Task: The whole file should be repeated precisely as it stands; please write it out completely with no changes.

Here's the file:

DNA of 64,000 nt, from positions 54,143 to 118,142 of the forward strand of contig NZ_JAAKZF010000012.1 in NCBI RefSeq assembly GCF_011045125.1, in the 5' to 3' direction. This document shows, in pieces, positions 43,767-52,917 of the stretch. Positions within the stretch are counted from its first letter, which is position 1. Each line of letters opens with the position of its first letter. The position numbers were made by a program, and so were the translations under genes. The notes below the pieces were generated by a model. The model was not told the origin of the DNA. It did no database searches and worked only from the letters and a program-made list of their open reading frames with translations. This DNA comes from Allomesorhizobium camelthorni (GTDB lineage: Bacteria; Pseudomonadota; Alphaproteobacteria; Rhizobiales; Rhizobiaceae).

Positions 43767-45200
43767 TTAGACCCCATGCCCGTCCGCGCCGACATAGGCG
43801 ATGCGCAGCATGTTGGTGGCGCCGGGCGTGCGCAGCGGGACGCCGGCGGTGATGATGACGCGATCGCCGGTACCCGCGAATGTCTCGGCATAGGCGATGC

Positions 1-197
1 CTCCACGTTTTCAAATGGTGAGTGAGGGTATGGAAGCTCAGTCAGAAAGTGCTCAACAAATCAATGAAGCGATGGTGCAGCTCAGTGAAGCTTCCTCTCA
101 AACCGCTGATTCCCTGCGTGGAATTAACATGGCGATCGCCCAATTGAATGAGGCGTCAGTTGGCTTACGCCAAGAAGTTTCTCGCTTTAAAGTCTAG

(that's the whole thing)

DNA of 64,000 nt, from positions 54,143 to 118,142 of the forward strand of contig NZ_JAAKZF010000012.1 in NCBI RefSeq assembly GCF_011045125.1, in the 5' to 3' direction. This document shows, in pieces, positions 43,767-52,917 of the stretch. Positions within the stretch are counted from its first letter, which is position 1. Each line of letters opens with the position of its first letter. The position numbers were made by a program, and so were the translations under genes. The notes below the pieces were generated by a model. The model was not told the origin of the DNA. It did no database searches and worked only from the letters and a program-made list of their open reading frames with translations. This DNA comes from Allomesorhizobium camelthorni (GTDB lineage: Bacteria; Pseudomonadota; Alphaproteobacteria; Rhizobiales; Rhizobiaceae).

Positions 43767-45200
43767 TTAGACCCCATGCCCGTCCGCGCCGACATAGGCG
43801 ATGCGCAGCATGTTGGTGGCGCCGGGCGTGCGCAGCGGGACGCCGGCGGTGATGATGACGCGATCGCCGGTACCCGCGAATGTCTCGGCATAGGCGATGC

Positions 1-197
1 CTCCACGTTTTCAAATGGTGAGTGAGGGTATGGAAGCTCAGTCAGAAAGTGCTCAACAAATCAATGAAGCGATGGTGCAGCTCAGTGAAGCTTCCTCTCA
101 AACCGCTGATTCCCTGCGTGGAATTAACATGGCGATCGCCCAATTGAATGAGGCGTCAGTTGGCTTACGCCAAGAAGTTTCTCGCTTTAAAGTCTAG